'Snus' is a type of moist snuff smokeless tobacco product, which has comparatively few health risks compared to smoking. However, a new Rutgers study shows that American smokers are mistakenly thinking 'snus' to be as dangerous as smoking tobacco.
The study, published in the journal Addictive Behaviors
, provides new research on what smokers think about snus, a Swedish style product that is popular in Scandinavia, but newer to the United States. Snus — a Swedish word for "snuff" — is a moist powder tobacco that can be sold in a loose form or in small prepacked pouches that users place under the top lip for about 30 minutes. It is typically spit free. About seven in 100 men use some form of smokeless tobacco in the United States, a figure the Centers for Disease Control and Prevention report is on the rise.
‘Use of all types of tobacco products are harmful to health; nevertheless, people who are on the brink of quitting tobacco or those who find it difficult to give up smoking can resort to lower health risks product like 'snus'.’
While smokeless tobacco products are addictive, contain cancer-causing chemicals and are linked with cardiovascular and certain cancer risks, products such as snus have comparatively fewer health risks than smoking when used exclusively — not in tandem with smoking — and may serve as harm-reduction alternatives for smokers unable or unwilling to completely quit tobacco. In Sweden, snus use has been linked to a decrease in tobacco smoking and smoking-related diseases.
The researchers reviewed how 256 smokers responded to questions about their perceived risk of developing lung cancer, heart disease and oral cancer from using snus versus cigarettes, and whether there were subgroups of smokers with similar patterns of beliefs. More than 75 percent of the participants smoked daily and about 20 percent had tried smokeless tobacco.
The researchers found that smokers fell into three subgroups based on their beliefs. About 45 percent perceived snus to be as harmful as smoking overall and for all three risks: lung cancer, heart disease and oral cancer. About 38 percent perceived that snus poses less risk for lung cancer and heart disease than cigarettes but had the same oral cancer risk as cigarettes, and another 17 percent accurately perceived snus to have lower risks for lung cancer but perceived risks for oral cancer and heart disease to be about the same as that from smoking. Almost 40 percent incorrectly perceived the risk of oral cancer to be higher from snus use than smoking.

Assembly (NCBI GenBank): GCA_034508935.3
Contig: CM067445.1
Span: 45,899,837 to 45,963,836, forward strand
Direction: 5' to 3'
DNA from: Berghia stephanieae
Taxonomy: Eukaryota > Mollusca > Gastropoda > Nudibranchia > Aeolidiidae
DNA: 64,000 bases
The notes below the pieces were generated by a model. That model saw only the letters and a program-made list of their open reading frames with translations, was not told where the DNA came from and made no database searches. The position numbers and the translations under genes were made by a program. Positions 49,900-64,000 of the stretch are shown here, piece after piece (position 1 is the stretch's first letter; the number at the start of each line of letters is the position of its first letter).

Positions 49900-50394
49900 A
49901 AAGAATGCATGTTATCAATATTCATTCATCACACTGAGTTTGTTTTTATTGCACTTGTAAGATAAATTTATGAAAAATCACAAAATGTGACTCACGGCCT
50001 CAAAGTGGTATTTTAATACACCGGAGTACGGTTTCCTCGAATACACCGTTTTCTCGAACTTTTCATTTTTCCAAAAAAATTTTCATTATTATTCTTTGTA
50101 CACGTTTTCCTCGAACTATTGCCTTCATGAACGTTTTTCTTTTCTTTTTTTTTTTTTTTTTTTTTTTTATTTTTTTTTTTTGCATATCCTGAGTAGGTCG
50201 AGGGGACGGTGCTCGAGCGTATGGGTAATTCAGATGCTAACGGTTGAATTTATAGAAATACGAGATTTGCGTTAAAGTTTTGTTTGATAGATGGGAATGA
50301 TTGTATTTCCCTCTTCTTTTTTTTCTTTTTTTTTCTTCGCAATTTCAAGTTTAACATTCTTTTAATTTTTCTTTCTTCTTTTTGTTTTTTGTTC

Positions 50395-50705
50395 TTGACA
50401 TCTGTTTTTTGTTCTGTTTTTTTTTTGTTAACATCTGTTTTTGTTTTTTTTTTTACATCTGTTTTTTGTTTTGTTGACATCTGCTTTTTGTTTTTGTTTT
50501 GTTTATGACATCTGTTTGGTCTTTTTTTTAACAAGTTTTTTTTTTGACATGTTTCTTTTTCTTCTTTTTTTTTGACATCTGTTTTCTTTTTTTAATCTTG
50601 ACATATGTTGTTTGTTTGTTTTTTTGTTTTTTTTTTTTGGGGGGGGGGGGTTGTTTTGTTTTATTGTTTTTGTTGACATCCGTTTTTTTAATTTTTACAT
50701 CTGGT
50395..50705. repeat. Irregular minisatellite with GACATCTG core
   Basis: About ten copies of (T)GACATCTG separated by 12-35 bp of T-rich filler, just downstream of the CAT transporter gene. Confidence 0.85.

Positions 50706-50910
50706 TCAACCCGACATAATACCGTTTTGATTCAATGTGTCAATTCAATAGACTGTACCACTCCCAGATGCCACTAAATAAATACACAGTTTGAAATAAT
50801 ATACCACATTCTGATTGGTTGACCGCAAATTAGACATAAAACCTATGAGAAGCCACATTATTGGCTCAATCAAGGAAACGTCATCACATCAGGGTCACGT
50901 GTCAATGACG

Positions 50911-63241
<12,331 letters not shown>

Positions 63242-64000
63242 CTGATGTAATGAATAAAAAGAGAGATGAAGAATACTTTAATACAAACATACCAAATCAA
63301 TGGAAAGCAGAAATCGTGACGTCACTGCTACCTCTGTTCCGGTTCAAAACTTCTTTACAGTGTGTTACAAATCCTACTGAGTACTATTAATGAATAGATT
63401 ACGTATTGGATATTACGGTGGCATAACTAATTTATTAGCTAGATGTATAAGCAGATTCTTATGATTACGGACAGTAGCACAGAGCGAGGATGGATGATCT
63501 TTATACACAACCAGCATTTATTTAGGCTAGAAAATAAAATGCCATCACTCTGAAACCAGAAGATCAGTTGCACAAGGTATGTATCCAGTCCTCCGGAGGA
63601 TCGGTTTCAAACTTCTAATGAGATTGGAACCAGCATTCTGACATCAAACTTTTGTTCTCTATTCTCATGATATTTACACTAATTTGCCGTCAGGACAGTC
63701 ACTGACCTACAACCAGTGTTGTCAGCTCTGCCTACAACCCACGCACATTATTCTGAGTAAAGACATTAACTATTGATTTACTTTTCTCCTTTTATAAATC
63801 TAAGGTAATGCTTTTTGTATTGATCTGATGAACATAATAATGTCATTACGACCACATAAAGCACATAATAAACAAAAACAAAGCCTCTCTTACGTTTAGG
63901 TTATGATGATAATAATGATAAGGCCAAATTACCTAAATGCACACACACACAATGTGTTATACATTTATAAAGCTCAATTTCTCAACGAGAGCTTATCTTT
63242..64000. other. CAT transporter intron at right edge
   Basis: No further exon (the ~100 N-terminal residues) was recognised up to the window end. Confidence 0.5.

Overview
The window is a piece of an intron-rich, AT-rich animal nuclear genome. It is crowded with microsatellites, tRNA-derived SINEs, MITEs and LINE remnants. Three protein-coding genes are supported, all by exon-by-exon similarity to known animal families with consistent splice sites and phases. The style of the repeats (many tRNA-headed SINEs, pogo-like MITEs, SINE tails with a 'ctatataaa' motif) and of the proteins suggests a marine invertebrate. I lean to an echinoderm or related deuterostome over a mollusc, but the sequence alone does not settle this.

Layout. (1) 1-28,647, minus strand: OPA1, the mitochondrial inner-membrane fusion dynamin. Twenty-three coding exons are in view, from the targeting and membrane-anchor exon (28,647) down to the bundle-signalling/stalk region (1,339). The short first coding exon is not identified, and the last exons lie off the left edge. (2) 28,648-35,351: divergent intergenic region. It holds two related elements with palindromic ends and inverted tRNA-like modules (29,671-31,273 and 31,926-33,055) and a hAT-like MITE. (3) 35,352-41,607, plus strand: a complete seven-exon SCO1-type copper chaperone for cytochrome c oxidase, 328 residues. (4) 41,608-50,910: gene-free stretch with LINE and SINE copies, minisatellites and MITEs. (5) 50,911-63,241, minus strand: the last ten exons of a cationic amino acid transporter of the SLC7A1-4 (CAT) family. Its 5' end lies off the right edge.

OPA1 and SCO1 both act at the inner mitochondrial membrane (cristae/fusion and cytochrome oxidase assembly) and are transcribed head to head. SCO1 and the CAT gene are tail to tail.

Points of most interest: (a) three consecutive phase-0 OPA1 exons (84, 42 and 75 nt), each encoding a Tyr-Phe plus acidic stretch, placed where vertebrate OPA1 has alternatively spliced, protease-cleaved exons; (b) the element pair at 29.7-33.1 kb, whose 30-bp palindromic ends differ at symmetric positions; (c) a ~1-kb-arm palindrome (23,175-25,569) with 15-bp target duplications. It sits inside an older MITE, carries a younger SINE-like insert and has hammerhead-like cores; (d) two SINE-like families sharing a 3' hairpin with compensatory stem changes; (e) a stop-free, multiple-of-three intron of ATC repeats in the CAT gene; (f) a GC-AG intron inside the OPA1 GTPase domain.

"These findings continue to suggest that the public does not understand that combustion escalates the health risks in tobacco products that are smoked, making them more harmful than non-combusted smokeless tobacco on a continuum of risk," said lead researcher Olivia Wackowski, assistant professor of Health Behavior, Society and Policy at Rutgers School of Public Health and a member of the Rutgers Center for Tobacco Studies and Rutgers Cancer Institute of New Jersey. "They are also significant given that use of Scandinavian snus has not been clearly associated with oral cancer, unlike smoking, which poses a significant risk for oral cancer."
Quitting all tobacco is the best course of action. However, smokers who have not been successful in quitting or who do not want to quit tobacco entirely may benefit from learning and knowing about the lower relative risks of a product like snus, Wackowski said. However, this information can be challenging to communicate and is a key area for research work. It's important for smokers to know that the reduced risks may come from completely switching over from smoking to snus use, and not using both products, she said. It's also important that such messaging does not unintentionally encourage product initiation among non-users, especially youth.
The study was co-authored by Anne Ray, an instructor of Health Behavior, Society and Policy at the Rutgers School of Public Health, and Jerod Stapleton, associate professor of medicine at Rutgers Robert Wood Johnson Medical School and faculty member at Rutgers Cancer Institute of New Jersey.